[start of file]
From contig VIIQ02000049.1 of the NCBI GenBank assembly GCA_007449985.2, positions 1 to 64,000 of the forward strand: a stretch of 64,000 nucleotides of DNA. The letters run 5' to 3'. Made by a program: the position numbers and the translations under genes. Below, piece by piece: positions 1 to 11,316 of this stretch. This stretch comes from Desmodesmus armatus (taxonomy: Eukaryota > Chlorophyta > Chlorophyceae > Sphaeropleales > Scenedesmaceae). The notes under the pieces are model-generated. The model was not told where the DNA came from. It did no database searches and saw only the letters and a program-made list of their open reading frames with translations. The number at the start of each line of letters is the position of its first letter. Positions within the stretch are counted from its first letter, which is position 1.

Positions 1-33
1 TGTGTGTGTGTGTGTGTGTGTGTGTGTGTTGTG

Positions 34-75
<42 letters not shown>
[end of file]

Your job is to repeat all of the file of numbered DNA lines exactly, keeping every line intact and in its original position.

From contig VIIQ02000049.1 of the NCBI GenBank assembly GCA_007449985.2, positions 1 to 64,000 of the forward strand: a stretch of 64,000 nucleotides of DNA. The letters run 5' to 3'. Made by a program: the position numbers and the translations under genes. Below, piece by piece: positions 1 to 11,316 of this stretch. This stretch comes from Desmodesmus armatus (taxonomy: Eukaryota > Chlorophyta > Chlorophyceae > Sphaeropleales > Scenedesmaceae). The notes under the pieces are model-generated. The model was not told where the DNA came from. It did no database searches and saw only the letters and a program-made list of their open reading frames with translations. The number at the start of each line of letters is the position of its first letter. Positions within the stretch are counted from its first letter, which is position 1.

Positions 1-33
1 TGTGTGTGTGTGTGTGTGTGTGTGTGTGTTGTG

Positions 34-75
<42 letters not shown>